Winter Garden sets 2020-21 millage rate

Commissioners voted to keep the city’s millage rate at 4.50 mills for the 2020-21 fiscal year.

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  • | 1:34 p.m. July 28, 2020
  • West Orange Times & Observer
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Despite loss of revenues statewide because of the coronavirus pandemic, Winter Garden leaders will not be raising the city’s millage rate this year.

The City Commission voted unanimously during its July 23 meeting to establish the proposed millage rate for Fiscal Year 2020-21 at 4.50 mills. It is the same rate that has been in place since FY 2018-19. Previously, the city’s millage rate had remained static for eight years at 4.25. 

The Truth in Millage legislation timetable requires city staff to advise the property appraiser of its proposed millage rate by Aug. 4 this year. 

TRIM also states the millage rate established by vote of the commission cannot be increased after Aug. 4, unless each property owner is notified by mail. The rate can, however, be lowered at either the first or second public budget hearing without any required notification.

City Manager Mike Bollhoefer told commissioners that despite facing a decrease in sales tax and state-shared revenues, the city is in a good place financially and staff does not believe a millage-rate increase is necessary.

“This year, we’re facing a possible $3 million to $3.5 million drop-off in the sales tax and the revenue shared funds from the state all because of COVID-19,” Bollhoefer said. “We’re still recommending this year that we go with the 4.50 millage rate. Reason No. 1 is this (situation) with COVID (hopefully) is a one-year issue, and it’ll resolve itself next year. Two, we’ve already had all of our department heads who are doing our budgets this year, we’re making certain cuts and finding ways … so we can stay within budget considering losing those funds, and we have — finally — sufficient fund balance. We try to keep our targeted fund balance, and it’s approximately there at 30% of yearly revenues.”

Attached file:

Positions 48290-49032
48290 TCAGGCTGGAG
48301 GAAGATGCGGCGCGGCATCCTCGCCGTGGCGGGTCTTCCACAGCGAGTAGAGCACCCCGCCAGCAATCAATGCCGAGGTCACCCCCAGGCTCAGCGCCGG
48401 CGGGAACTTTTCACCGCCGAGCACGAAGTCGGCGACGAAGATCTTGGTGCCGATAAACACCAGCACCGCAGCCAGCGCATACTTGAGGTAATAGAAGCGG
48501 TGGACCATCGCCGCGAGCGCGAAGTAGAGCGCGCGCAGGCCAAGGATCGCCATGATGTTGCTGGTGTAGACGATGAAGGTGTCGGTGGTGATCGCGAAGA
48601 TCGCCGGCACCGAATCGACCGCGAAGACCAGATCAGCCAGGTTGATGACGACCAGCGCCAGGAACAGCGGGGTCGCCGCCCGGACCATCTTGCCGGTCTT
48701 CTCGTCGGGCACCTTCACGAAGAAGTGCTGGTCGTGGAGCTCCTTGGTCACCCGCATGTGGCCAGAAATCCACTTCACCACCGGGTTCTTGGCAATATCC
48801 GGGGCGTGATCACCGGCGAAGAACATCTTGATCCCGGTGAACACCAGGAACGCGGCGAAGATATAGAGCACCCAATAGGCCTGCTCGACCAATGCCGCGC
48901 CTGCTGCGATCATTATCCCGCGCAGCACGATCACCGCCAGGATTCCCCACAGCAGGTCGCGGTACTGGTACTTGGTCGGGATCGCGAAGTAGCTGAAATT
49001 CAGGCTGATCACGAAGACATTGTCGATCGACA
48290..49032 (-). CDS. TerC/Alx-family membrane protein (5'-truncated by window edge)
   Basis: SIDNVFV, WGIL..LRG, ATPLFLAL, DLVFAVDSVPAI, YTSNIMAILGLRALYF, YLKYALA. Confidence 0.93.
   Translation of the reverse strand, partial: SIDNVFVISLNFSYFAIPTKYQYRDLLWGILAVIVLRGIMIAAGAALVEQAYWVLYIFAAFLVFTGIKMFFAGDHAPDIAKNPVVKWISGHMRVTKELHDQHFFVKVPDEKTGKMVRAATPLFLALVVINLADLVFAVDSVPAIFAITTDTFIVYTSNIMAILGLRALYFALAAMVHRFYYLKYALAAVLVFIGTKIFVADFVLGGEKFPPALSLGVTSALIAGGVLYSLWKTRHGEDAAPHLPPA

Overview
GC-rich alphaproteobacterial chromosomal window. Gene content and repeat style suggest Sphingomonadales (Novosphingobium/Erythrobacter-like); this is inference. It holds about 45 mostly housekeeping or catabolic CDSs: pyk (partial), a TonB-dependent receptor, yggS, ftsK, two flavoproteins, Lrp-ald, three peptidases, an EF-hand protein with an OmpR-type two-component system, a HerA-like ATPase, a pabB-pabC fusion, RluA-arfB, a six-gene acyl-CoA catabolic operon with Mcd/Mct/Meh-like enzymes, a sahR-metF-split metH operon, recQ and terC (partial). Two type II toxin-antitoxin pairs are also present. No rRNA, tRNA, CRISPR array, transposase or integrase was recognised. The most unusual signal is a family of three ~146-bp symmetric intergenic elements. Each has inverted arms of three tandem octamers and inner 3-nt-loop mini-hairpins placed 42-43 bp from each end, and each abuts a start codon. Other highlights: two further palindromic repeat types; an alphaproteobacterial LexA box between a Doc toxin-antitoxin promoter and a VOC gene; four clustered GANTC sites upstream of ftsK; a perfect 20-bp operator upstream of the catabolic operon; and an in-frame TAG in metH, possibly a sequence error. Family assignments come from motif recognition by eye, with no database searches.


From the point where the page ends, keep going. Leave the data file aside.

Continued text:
One of the primary purposes of always having a fund balance is to have money set aside to cover emergencies and unforeseen circumstances such as COVID-19, Bollhoefer said.

“One of the main reasons you want to have money aside is so when you have these things come up, it doesn't stop you from moving forward,” he said. “We’re fortunate enough that we’re in good financial shape. Between the budget … and the fund balance, we don’t believe it’s necessary and we’re not recommending to increase the millage rate.”

According to city documents, the current gross taxable value for the coming year is projected at $4,100,661,214. That represents a 9.71% increase — or $362,973,738 — in taxable value over FY 2019-20.

“I can tell you we feel very confident, and we don’t think it’s going to be necessary (to raise the millage rate),” Bollhoefer told commissioners. “Now, for some reason, if things drag on for another year, I think we’re in a whole different ball game. But we feel comfortable, and we’re good at the 4.50 millage rate with the budget cuts we’re doing and with the fund balance we have.”

“It’s amazing how we’re not having to increase the rate to cover something like this,” Commissioner Lisa Bennett said. “It shows a lot of good planning.”

The first public budget hearing is scheduled for 6:30 p.m. Thursday, Sept. 3, with the second taking place at the same time Thursday, Sept. 17.



Commissioners also approved unanimously reducing a code-enforcement lien for a property at 509 S. Lakeview Ave.

Community Development Director Steve Pash told commissioners the property was damaged in 2017 during Hurricane Irma when a tree fell on the house, rendering it uninhabitable.

“Unfortunately, there was never any work done on that home to correct any of the damages, because the owner passed away early in 2018,” Pash said. “Staff moved forward with a condemnation of the home, and we demolished the structure at a cost of $5,000. We also had the tree removed — we did not remove the stump, we just took all the branches away — which was $500. It was purchased from the bank through an auction, and now the current owner has a contract to sell it.”

According to city documents, the owner acquired the lot in March and recently wrote a letter to the city requesting a reduction in the total amount of the lien. Pash told commissioners the owner is asking to settle for the money the city has put into the property. The lien has been reduced to $6,725.70 — $5,500 plus $1,225.70 in delinquent utility bills — if paid by Aug. 14.


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